CalArts: Funds. of Graphic Design-W2: 2.3 Type Size: The Point System

One of the most important things you need to know about type is how type is measured.

Because type isn’t measured in centimeters or inches. That has its own separate measuring system. So let’s take a look at type size.

Now we already know that type has a cap height measurement. And you think that might be a sensible way of measuring type. But that isn’t how type is measured.

The system for measuring type that we use is based on times when type was actually set on metal and that metal was used on a printing press to print letter forms.

So each letter form was a raised piece of type and it had a body behind it, had a solid piece of metal behind it.

And that block of lead behind the type, that body. Would have a uniform size so that the type could be lined up on a press in order to print it.

And it’s this body that we measure when we’re measuring type. And that’s known as the point size of the type.

Now what is a point, you might ask?, that’s a very good question.

Basically there are 72 points in an inch.

So, a point is 1/72 of an inch, and this might sound like a confusing system but it’s actually very useful because it can be mathematically divided Into a very harmonious proportional system.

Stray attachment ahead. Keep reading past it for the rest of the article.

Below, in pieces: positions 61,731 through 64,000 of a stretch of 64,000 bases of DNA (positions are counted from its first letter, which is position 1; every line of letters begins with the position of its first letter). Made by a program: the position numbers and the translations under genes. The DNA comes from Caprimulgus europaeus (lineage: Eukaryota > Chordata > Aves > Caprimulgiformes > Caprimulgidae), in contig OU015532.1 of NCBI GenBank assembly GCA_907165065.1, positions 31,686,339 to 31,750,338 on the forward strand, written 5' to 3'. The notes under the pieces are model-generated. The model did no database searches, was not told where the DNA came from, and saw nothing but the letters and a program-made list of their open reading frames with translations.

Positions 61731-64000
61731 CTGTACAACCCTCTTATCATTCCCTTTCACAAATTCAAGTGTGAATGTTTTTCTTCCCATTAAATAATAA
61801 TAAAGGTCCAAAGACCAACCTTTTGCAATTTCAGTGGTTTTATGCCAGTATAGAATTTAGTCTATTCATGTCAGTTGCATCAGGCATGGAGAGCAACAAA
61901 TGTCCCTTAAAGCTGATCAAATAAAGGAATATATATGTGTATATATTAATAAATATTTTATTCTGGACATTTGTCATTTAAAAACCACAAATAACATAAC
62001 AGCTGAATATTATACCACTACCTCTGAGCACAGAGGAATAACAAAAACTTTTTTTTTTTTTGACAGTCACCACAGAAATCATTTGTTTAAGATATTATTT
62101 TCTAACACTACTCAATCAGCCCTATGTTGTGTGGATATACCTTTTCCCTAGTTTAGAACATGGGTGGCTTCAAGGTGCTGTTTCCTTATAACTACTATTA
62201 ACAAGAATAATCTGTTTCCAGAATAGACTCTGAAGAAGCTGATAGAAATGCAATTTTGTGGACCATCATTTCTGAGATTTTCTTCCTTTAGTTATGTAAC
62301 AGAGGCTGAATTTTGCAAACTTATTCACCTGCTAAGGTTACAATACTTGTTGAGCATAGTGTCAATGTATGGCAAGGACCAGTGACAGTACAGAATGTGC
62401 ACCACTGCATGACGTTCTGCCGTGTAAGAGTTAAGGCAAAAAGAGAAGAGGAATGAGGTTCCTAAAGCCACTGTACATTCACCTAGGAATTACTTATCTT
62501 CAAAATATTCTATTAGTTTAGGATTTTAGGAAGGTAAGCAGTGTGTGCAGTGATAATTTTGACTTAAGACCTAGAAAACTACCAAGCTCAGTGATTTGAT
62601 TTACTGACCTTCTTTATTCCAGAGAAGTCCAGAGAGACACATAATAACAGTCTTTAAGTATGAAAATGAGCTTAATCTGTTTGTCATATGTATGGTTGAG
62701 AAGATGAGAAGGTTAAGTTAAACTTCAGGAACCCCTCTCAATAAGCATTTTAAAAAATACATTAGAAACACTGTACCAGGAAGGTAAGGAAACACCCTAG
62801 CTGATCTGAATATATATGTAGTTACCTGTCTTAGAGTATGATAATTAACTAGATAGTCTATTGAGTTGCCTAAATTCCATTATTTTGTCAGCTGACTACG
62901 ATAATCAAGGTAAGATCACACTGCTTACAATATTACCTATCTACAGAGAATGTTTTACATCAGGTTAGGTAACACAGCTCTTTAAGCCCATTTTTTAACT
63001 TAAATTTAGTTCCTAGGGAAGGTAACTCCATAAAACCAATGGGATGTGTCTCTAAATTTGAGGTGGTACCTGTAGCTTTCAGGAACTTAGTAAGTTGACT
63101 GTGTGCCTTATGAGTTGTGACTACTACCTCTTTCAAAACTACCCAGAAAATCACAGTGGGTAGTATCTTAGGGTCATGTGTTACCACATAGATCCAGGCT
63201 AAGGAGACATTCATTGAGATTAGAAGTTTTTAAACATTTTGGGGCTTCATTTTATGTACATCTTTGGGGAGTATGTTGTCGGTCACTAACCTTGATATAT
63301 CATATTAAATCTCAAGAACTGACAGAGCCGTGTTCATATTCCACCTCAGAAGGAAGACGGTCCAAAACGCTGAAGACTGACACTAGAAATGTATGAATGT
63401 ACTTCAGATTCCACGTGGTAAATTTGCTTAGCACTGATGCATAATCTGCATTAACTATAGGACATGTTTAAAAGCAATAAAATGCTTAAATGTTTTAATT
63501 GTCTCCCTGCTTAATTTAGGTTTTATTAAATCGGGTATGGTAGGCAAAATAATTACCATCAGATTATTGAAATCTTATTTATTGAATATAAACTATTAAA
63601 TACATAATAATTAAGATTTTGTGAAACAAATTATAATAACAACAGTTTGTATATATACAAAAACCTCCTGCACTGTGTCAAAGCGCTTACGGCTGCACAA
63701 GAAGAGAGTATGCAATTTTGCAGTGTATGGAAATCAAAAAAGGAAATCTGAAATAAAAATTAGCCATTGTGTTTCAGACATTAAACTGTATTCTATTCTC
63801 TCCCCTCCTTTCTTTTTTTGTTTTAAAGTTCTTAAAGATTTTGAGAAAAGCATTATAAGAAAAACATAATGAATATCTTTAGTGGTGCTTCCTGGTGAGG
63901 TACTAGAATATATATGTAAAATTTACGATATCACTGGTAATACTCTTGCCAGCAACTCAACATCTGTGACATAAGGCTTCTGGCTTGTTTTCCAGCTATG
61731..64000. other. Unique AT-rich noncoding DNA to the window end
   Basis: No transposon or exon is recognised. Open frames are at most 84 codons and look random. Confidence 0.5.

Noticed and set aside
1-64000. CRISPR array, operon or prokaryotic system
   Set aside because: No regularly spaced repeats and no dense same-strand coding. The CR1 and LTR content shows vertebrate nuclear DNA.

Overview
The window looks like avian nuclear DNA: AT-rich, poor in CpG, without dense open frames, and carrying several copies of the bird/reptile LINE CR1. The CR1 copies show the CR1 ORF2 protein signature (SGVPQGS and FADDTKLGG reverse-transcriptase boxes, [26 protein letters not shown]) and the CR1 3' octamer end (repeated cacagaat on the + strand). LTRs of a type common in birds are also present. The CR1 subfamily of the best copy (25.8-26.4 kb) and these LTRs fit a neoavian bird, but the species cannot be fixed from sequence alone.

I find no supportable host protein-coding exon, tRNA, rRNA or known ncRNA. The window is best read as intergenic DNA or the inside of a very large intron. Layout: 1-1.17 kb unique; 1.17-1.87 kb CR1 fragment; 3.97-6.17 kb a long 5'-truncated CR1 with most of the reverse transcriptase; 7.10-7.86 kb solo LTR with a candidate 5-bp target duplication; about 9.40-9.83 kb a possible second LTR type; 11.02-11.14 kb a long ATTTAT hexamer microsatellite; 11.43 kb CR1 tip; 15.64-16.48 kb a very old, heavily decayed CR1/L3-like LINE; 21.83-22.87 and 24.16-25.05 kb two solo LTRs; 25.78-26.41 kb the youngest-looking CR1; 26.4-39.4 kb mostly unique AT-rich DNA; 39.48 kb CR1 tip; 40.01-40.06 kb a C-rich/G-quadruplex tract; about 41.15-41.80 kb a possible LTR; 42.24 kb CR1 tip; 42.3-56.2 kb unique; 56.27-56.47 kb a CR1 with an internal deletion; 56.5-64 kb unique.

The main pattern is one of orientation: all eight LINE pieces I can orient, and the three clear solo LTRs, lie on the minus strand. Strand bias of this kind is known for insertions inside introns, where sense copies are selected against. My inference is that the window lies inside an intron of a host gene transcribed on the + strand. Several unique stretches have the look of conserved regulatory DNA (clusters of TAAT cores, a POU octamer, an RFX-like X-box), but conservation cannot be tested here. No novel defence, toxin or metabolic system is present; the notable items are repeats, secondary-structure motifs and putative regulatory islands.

So here we can see some different standard type sizes. 120, 96 points, 72 points, all the way down to 6 or 8 point type is quite small.

And these are the standard set of type sizes and they came about again from metal typesetting. 
And in metal typesetting you would actually have to cast the typeface at a specific size. 
So, right, you couldn’t cast every single size, every single one point increment. You’d have to select which sizes you were going to set.

So these harmonious mathematical relationships grew out of that. So it’s very different from the computer screen where you can make type be any point size you like.

So these basic standard sizes are really useful, especially when you are starting type. They can be good guidelines and good starting points. So let’s look at what some of these different sizes are used for.

When you are first working with type these numbers can seem quite abstract. They don’t really make that much sense.
So it can help to categorize them into certain usages.

  • So the largest size type, 120, 96, 72, that would be something more like being used for headlines.
  • and medium size type will be for subheads 36, 24
  • and if you are setting text, you’d set it in something like 10 point type. Although I prefer 9 point or even eight and a half [8.5], a little bit smaller.
  • And then something as small as a 6 and 7 point type might be for footnotes or something like that.

So let’s take a look and see how that actually looks as comparative sizes in a format, say, for setting text in a book, for example.

So here’s some type set at these different sizes. 
You can see the headline set at around 96 point, 
the subhead around 36, 
the body text is probably around 9 point, 
and the footnotes around 7 point.

So you can see already how this kind of system, this scale harmonious system works with these different preset point sizes. And it can really help you get a rough idea of what point size you should be using for what job.